Areas Served
State wide
Ansonia
Bethany
Branford
Cheshire
Derby
East Haven
Guilford
Hamden
Lower Naugatuck Valley
Madison
Milford
New Haven
North Branford
North Haven
Orange
Oxford
Seymour
Shelton
Shoreline
Wallingford
West Haven
Woodbridge
Other
CAHS serves the state of Connecticut with concentrations in Hartford, New Haven, Waterbury, and Fairfield County.
Programs
Description

The Connecticut Money School (CMS)  provides free financial education for adults and seniors  We believe that everyone should have the opportunity to become financially independent. We ensure that students receive a high standard of financial education that will help them work towards a prosperous future.

 

CMS is a community-based initiative created to promote economic stability for low to moderate income adults and seniors in Connecticut.  Nearly 100 instructors with financial backgrounds teach our classes. Topics covered include: debt, savings, basic budgeting, credit, loans, health care, homeownership, saving for college, and senior issues (long-term care, retirement, fraud prevention).  We have recently added a Spanish language and online version, covering a broad range of topics.
 
CAHS also operates the Youth Money School, which offers financial education for teens and young adults, including workshops on budgeting, credit and paying for college. 

 

Population Served Adults / Aging, Elderly, Senior Citizens / Families
Program is linked to organization’s mission and strategy Yes
Program is frequently assessed based on predetermined program goals Yes
Short Term SuccessHelpOrganizations describe near term achievement(s) or improvement(s) that will result from this program. This may represent immediate outcomes occurring as a result of the end of a session or service. In the past year, 740 adults received services through CMS and 500 youths received services through the Youth Money School via a network of 40 active volunteers.
Program Success Monitored ByHelpOrganizations describe the tools used to measure or track program impact. Pre- and post-tests. 
Description For hundreds of thousands of workers in Connecticut, even a full-time job does not pay enough to allow them to make ends meet and achieve self-sufficiency.  Public benefits and work supports can supplement household income earned from wages.  Eligible individuals and families often do not take advantage of such benefits because they are unaware of them, wrongly believe that they are not eligible if employed, or the feel it is a “hassle” to enroll.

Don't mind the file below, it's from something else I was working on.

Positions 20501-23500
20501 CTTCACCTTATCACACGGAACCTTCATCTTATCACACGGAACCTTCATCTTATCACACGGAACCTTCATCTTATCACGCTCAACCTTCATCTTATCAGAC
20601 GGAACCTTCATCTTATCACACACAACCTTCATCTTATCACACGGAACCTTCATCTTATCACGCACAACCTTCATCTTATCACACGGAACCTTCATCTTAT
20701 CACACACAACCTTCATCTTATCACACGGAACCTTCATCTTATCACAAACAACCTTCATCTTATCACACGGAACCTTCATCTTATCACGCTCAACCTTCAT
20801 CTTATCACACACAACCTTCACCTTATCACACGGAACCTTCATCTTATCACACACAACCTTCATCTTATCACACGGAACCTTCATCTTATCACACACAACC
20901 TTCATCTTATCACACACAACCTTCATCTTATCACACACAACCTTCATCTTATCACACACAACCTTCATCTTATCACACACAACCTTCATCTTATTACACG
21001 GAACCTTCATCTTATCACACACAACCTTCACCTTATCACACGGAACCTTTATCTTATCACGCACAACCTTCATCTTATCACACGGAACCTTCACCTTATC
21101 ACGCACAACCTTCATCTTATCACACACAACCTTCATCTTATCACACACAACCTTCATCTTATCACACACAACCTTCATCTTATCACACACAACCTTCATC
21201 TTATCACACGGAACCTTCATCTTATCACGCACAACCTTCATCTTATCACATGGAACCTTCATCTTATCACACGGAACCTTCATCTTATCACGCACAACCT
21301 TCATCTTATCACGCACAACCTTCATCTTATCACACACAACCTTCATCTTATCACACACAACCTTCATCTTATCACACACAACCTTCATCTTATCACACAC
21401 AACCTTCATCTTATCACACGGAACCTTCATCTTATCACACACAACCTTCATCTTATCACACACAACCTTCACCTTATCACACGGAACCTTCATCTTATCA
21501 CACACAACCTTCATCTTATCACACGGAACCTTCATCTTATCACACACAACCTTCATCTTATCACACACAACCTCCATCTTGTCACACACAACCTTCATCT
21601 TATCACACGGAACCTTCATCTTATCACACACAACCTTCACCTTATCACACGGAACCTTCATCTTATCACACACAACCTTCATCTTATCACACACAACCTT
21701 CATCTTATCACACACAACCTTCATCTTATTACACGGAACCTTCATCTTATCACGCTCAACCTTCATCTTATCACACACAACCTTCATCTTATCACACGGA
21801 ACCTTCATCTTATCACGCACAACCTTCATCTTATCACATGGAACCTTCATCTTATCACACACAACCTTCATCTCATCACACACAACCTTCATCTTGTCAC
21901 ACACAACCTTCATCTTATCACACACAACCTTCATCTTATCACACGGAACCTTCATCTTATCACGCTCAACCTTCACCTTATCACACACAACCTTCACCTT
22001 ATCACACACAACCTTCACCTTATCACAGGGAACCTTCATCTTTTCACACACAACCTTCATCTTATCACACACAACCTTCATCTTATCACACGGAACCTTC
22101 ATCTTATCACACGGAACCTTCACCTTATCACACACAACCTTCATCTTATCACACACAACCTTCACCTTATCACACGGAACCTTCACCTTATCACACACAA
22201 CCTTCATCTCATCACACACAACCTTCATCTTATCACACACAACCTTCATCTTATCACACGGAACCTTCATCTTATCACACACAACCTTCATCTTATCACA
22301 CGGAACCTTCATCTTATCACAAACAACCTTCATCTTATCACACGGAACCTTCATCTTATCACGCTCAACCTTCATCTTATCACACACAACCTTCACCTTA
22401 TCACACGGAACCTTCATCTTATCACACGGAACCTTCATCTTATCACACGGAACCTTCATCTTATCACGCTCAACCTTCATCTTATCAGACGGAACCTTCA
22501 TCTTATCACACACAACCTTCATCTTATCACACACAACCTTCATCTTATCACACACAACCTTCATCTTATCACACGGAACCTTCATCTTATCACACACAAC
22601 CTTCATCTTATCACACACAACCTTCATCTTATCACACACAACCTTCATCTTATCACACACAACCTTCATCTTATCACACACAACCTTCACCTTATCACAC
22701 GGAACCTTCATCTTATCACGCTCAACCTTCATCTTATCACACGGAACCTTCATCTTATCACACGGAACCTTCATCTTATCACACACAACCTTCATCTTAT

CAHS is addressing these urgent needs by replacing our previous benefits program, Access Benefits Online, with a new program EarnBenefits Online (EBO). EBO is an easy-to-use, web-based system that allows individuals to be screened for eligibility for sixteen public benefits programs. EBO is already being utilized in other states, including Georgia, Maryland, New York, and Tennessee. The easy screening process involves a client answering fourteen questions from an agency staff person. The EBO software program then produces a list of benefits the client is eligible for, clear instructions on what paperwork is needed, and fills out relevant forms. EBO expedites the process of applying for benefits and helps to eliminate the barriers that hinder individuals' and families' access to needed benefits.

 

 
Population Served Unemployed, Underemployed, Dislocated / Aging, Elderly, Senior Citizens / Families
Program is linked to organization’s mission and strategy Yes
Program is frequently assessed based on predetermined program goals Yes
Short Term SuccessHelpOrganizations describe near term achievement(s) or improvement(s) that will result from this program. This may represent immediate outcomes occurring as a result of the end of a session or service. Screened close to 3000 individuals in the first year of the Access Benefits Program. EBO is still new and partnerships are still forming.
Program Success Monitored ByHelpOrganizations describe the tools used to measure or track program impact. Data exchange agreement with Department of Social Services
Examples of Program SuccessHelpOrganization's site specific examples of changes in clients' behaviors or testimonies of client's changes to demonstrate program success. Enrolled 1041 households in benefits in 2011 through the Access Benefits Online Program. The Earn Benefits Online Program is still in its infancy, but partnerships with provider organizations have begun to be formed.
Description